<br />
<br> <br />
<br />
<br />
<br />
== Flow Simulations ==<br />
A porous mediums '''permeability''' is an example of a <br />
physical transport parameter. It describes the mediums ability to <br />
transmit fluid flow through it. Using '''Darcy's law''' the permeability<br />
of a porous medium can be calculated from the velocity and <br />
corresponding pressure field on the porescale. These fields <br />
are solutions of hydrodynamic partial differential <br />
equations describing fluid flow on the porescale. Many different<br />
numerical methods that solve different hydrodynamic equations<br />
can be used to obtain the velocity and pressure field.<br />
Possibilities are '''Navier-Stokes simulations''' and '''Lattice-Boltzmann simulations'''. Our Lattice-Boltzmann implementation, for example, numerically solves the Boltzmann equation and is ran until a stationary solution has been reached. From this stationary solution the hydrodynamic fields can be calculated. <br />
Simulations in stochastic geometries often require very large system sizes to obtain representative solutions. In our investigations, typical sizes of the discretized system are in the range 1024³-4096³ voxel.<br />
<br />
[[Image:poreflow1.jpg|thumb|550px|center| Very small subvolume (128³ voxel) of a sandstone at a resolution 5µm. The porespace-matrix interface is shown as a mesh. The velocity magnitude in lattice units, as calculated by a Lattice-Boltzmann simulation, is shown within the porespace. Areas of slow flow are blue, fast flow is shown in red. An empty porespace indicates areas where the fluid is at rest. It can be seen that only a small portion of the porespace contributes to the mass transport. [[Media:poremovie.avi]] ]]<br />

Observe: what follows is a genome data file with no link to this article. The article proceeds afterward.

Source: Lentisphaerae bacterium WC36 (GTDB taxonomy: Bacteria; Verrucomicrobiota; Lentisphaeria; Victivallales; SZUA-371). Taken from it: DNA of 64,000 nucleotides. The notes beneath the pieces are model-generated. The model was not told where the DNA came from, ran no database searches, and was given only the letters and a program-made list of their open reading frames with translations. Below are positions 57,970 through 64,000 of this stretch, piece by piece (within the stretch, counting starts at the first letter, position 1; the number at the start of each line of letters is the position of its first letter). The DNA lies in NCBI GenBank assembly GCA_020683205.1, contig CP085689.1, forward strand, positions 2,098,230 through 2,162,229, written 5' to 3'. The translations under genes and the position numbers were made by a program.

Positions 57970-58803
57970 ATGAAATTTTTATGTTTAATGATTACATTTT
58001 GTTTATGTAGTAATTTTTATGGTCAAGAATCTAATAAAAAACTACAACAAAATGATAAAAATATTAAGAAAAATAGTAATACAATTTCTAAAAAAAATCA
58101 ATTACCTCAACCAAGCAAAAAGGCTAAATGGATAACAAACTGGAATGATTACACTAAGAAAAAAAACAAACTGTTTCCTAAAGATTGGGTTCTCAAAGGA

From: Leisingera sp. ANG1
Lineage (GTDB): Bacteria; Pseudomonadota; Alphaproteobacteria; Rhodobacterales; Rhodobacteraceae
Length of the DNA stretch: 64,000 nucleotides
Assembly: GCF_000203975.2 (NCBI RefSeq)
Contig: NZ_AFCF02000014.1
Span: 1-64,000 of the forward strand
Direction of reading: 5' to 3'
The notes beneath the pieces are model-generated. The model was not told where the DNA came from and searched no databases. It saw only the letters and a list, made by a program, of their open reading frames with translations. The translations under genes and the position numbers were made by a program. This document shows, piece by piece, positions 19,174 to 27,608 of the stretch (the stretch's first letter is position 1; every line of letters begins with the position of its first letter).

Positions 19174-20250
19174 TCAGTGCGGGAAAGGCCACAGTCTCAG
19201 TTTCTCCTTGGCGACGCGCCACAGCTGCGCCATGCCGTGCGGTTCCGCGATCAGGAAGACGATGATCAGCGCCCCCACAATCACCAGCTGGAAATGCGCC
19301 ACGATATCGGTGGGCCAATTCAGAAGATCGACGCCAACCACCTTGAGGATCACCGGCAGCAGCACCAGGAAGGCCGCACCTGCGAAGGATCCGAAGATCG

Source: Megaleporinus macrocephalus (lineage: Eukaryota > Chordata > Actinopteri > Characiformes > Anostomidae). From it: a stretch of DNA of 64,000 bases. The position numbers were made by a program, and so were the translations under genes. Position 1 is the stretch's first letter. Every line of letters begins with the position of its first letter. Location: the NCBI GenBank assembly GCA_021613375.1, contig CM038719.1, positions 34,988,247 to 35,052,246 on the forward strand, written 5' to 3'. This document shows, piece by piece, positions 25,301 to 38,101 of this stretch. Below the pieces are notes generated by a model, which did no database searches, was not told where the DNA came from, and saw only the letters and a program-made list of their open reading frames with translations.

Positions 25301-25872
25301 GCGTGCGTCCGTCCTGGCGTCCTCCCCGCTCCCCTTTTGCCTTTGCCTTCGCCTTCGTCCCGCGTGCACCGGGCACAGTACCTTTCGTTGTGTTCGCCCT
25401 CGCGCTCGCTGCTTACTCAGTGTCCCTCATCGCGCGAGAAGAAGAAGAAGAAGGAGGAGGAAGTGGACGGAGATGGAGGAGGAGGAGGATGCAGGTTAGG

<br />
<br />
== Publications ==<br />
<br />
[1] A. Narvaez, T. Zauner, F. Raischel, R. Hilfer, J. Harting, “Quantitative analysis of numerical estimates for the permeability of porous media from lattice-Boltzmann simulations”, Journal of Statistical Mechanics, P11026, 2010, [http://www.icp.uni-stuttgart.de/~zauner/publications/LB_JStat08.pdf Preprint]<br />
<br />
<br />
[2] S. Grottel, G. Reina, T. Zauner, R. Hilfer, T. Ertl, "Particle-based Rendering for Porous Media", SIGRAD, 2010, [http://www.icp.uni-stuttgart.de/~zauner/publications/sigrad_2010.pdf Preprint]<br />
<br />
[3] J. Harting, T. Zauner, R. Weeber, and R. Hilfer<br />
Numerical modeling of fluid flow in porous media and in driven colloidal suspensions<br />
in High Performance Computing in Science and Engineering '08, edited by W. Nagel, D. Kröner, M. Resch, Springer ,2008. [http://www.icp.uni-stuttgart.de/~zauner/publications/HPC08.pdf Preprint]</div>
Intern
https://www2.icp.uni-stuttgart.de/~icp/mediawiki/index.php?title=Thomas_Zauner&diff=9118
Thomas Zauner
2011-03-02T11:27:56Z
<p>Intern: </p>
<hr />
<div>{{Person<br />
|name=Zauner, Thomas<br />
|status=PhD student<br />
|phone=67652<br />
|room=202<br />
|email=Thomas.Zauner<br />
|category=hilfer<br />
}}<br />
<br />
<br />
<br />
<br />
== Research Overview ==<br />